Travers


Select Travers Surname Genealogy

Travers has French origins, from travers meaning “to cross” or “crossing.”  It was an occupational name for a gatherer of tolls.  In 1285 the Bishop of Norwich claimed that he and his predecessors were accustomed to take "travers" at South Elmham in Suffolk.

Travers and Travis
are the main spellings today.  Over time Travis increasingly displaced Travers in its heartland of Lancashire, as it has in America.  Travers has retained a foothold in the southwest, particularly in Dorset
.

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Select Travers Ancestry

England.  The Travers and Travis names combined are most numerous in Lancashire today and there are the earliest records there as well.

Lancashire
.  A Travers family, Norman in origin, was said to have taken over Tulketh castle near Garstang, with the Travers chief marrying the Tulketh daughter Alison.  A later union took place around 1295 when Thomas Travers married Isabel Nateby.  And so Travers came to hold both the Tulketh and Nateby estates for more than three hundred years.  Another old Travers family held Whiston manor until 1506 and were recusants later.

Christopher Travers
of Doncaster in Yorkshire may have come from the Nateby family.  The linkage to the Travers of Halton Hall in Cheshire appears much more definite, starting with Hamon Travers in 1522.  John Travers of this family was a successful merchant in London in Stuart times.  Travers from Nateby departed for Ireland in 1599 and for America in 1627.  Nateby Hall itself was sold in 1626.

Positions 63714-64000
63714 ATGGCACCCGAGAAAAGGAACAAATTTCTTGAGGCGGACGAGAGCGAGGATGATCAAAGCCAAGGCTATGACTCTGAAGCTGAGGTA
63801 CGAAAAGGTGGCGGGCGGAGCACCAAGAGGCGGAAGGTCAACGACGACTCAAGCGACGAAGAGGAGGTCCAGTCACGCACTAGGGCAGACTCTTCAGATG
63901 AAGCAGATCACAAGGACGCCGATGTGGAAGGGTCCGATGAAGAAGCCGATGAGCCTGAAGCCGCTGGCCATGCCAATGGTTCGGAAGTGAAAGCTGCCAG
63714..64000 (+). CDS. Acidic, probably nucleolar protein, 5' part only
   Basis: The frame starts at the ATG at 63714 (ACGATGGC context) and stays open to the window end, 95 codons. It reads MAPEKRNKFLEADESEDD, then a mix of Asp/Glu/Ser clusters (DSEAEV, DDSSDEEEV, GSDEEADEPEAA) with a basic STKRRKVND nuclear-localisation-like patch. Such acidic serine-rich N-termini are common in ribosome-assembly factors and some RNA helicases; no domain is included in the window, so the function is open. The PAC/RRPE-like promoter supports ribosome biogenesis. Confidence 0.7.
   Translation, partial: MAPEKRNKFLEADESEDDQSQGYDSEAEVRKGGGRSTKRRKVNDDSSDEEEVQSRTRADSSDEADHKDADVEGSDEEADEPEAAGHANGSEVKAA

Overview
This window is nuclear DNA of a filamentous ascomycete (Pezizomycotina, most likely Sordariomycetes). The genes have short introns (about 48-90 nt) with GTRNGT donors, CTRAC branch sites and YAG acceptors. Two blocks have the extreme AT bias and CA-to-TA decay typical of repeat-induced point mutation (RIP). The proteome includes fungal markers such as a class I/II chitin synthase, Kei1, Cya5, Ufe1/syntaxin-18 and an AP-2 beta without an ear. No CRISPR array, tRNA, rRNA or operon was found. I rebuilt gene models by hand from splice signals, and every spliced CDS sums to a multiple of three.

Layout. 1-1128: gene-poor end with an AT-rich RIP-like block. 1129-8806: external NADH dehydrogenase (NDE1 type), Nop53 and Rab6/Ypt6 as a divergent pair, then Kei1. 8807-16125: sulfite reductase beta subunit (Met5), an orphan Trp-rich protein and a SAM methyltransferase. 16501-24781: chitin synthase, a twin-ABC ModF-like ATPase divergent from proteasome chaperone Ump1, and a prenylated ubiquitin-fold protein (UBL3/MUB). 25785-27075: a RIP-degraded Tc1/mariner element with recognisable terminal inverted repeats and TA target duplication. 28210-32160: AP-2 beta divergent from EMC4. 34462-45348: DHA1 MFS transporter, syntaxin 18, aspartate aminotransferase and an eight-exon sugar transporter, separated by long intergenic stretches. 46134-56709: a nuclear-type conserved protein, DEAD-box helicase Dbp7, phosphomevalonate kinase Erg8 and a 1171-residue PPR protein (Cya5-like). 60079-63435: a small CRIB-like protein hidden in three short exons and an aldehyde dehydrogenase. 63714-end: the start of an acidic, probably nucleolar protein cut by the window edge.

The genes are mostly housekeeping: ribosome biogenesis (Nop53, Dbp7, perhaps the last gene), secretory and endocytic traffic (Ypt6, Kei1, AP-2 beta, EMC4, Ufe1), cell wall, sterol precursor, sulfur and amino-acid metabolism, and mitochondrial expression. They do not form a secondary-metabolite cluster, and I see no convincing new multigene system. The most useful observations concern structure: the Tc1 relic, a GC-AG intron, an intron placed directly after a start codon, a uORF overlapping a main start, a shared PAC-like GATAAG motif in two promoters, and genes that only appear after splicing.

The Travis spelling was already evident in Lancashire by 1600 and it had become the main spelling by the late 1800’s.  The principal concentration at that time was around Oldham.  John Travis’s 1893 book Genealogical Memorials of the Travis Family covered Travises in this area.

Elsewhere.  John Travers was Sheriff of London three times between 1215 and 1224.  There were reports that he was a merchant, importing grain from Ireland, and an extensive landowner, but no clues as to his origins.   Richard Travers was a merchant tailor at Cornhill in London in the early 1500’s.  His son Walter, a Puritan theologian, became Provost of Trinity College in Dublin in 1594
.

In Devon the Travers at Pille in the parish of Bishops Tawton date from the 1460's to the early 1600's.  Walter Travers who married in 1526 was minor gentry at Witherstone in Dorset.  Nearby is the village of Loders where Travers have been traced from the early 1600's to the 20th century. 

Ireland.   John Travers from Nateby, who had married a sister of the poet Edmund Spencer, came to Ireland in 1598 and made his home at Ballinamona in west Cork.  His son Robert was killed in 1647 in the fighting during the English Civil War.  

B
oth of Robert’s sons, John and Richard, founded long-lasting branches of the Travers family at Timoleague near Bandon.  Many of their descendants were distinguished soldiers, most notable of them being General Sir Robert Travers in the early 1800’s and his son General James Travers.  Timoleague was burnt down in 1920 during the Troubles.  The Travers family subsequently built a new house in 1926 close to the ruins of the 13th century Barry castle.

Travers in Ireland can be an anglicization of O'Treabhair, a clan in Leitrim that were erenaghs to the O'Rourkes of Breifne.  Cairbre O'Treabhair was known as Charles Travers in Elizabethan timesTreabhair in Gaelic means a ploughman and the Travers name was fairly common in north Leitrim and south Donegal.

America.
  Travers frequently became Travis in America.  This was true for the Travers family from Nateby in Lancashire that came to Virginia.  Robert Travis covered the family in his 1954 book The Travis (Travers) Family.